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THE FORGOTTEN HEROES OF LIBERTY: The Chaplains and Clergy of the American Revolution
J.T. Headley

This volume, written by the highly acclaimed 19th century historian Joel Tyler Headley, explores the vital, but often neglected, role of ministers of the Gospel to the cause of liberty in the founding of this great nation.

Headley (1813-1897) gives dozens and dozens of sketches of the men who were literally the spiritual leaders of the American Revolution. Men such as Timothy Dwight, William Tennent, Samuel Spring, Ezra Styles, John Gano and John Witherspoon are a few of the names that appear in this catalogue of brave and godly men who had tremendous influence on the Revolution.

In the words of John Wingate Thornton "To the Pulpit, the Puritan Pulpit, we owe the moral force which won our independence." This volume will go a long way to correct the oversight of modern day historians.

This is the history that today's secular historian does not want you or your children ever to know. Here you will be introduced to men who risked their lives and gave their lives for the freedom we now enjoy.

AMERICAN HERITAGE FIVE-PACK

OUR LIVES, OUR FORTUNES AND OUR SACRED HONOR by Charles Goodrich

A THEOLOGICAL INTERPRETATION OF AMERICAN HISTORY by Gregg Singer

LET THE CANNON BLAZE AWAY: Lectures on the Centennial of American Independence by Joseph Thompson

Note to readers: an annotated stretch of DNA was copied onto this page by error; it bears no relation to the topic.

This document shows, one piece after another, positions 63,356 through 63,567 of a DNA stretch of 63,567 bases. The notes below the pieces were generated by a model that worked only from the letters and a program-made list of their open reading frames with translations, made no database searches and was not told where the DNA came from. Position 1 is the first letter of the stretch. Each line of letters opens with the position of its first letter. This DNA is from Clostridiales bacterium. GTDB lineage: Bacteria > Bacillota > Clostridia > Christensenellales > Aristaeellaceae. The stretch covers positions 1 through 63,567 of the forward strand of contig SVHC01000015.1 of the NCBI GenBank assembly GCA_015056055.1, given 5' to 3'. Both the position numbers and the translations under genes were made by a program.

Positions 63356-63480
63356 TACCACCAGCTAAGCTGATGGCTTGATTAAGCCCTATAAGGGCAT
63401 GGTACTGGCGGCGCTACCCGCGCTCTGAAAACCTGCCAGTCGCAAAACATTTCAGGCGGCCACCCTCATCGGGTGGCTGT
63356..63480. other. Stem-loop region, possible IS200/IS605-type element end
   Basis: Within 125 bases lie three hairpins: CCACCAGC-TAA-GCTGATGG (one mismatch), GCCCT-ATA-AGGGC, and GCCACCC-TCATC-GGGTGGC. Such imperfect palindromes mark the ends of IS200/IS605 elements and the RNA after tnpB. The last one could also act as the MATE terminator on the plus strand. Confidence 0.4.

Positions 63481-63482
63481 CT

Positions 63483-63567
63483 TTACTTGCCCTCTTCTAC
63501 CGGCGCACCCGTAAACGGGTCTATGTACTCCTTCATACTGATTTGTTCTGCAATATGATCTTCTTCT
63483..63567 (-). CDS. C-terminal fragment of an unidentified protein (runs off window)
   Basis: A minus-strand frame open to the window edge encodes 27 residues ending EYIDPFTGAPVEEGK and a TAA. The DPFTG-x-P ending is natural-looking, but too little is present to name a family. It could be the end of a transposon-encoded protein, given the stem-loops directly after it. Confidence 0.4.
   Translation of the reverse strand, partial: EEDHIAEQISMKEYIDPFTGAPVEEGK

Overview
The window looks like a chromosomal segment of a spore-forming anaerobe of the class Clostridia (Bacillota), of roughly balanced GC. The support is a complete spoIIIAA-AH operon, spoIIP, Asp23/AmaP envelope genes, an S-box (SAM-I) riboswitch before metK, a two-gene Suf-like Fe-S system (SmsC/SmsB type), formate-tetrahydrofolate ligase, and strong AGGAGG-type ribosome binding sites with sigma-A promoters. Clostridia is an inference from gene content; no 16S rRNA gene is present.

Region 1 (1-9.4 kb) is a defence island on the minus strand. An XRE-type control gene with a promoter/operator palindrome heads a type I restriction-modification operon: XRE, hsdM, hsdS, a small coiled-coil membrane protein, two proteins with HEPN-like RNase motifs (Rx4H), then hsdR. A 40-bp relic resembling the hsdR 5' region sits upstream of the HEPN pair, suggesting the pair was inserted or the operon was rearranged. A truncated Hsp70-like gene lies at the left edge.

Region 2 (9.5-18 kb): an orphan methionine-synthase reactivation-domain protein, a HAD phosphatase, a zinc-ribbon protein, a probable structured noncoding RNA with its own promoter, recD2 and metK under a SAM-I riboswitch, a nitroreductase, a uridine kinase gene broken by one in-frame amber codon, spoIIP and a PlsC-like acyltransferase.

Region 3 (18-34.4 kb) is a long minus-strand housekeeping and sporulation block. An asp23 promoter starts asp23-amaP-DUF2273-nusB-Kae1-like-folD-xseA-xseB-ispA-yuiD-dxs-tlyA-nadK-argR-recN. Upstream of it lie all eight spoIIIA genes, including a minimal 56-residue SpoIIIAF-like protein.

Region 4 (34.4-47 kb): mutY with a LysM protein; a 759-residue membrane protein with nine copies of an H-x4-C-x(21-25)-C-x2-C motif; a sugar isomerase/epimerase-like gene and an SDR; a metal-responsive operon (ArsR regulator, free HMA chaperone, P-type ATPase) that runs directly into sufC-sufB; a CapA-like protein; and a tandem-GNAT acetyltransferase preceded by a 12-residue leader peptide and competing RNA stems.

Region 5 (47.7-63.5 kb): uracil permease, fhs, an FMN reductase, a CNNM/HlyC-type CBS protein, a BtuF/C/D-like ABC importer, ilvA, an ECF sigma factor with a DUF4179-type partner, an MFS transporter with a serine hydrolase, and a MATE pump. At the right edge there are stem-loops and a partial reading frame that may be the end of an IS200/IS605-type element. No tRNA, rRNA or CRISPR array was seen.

THE FORGOTTEN HEROES OF LIBERTY: The Chaplains and Clergy of the American Revolution by J.T. Headley

A BRIEF EXPOSITION OF THE CONSTITUTION OF THE UNITED STATES by John Hart

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Additional Information
Author's Preface

Author's Preface

In writing the biographies of the chaplains and clergymen who bore a prominent part in our revolutionary struggle, I have thought proper to devote a few pages at the outset to the influence of the pulpit as an institution. In New England especially, which inaugurated the rebellion, and on which fell so heavily the burden of carrying it forward, the pulpit was a recognized power in the State, and its aid formally and earnestly invoked.

It was necessary to do this to carry out the entire object I had in view, which was not merely to give a series of biographical sketches, but to exhibit the religious element--in other words, present the religious phase of the Revolution. Individual clergymen might have been devoted patriots, and rendered efficient service to their country, and yet the pulpit as such deserve no more prominent place in the struggle than the profession of law or medicine because many of its members bore a distinguished part in it. The clergy, however, wielded twofold power--as individuals and as representatives of a profession which in New England dominated the State.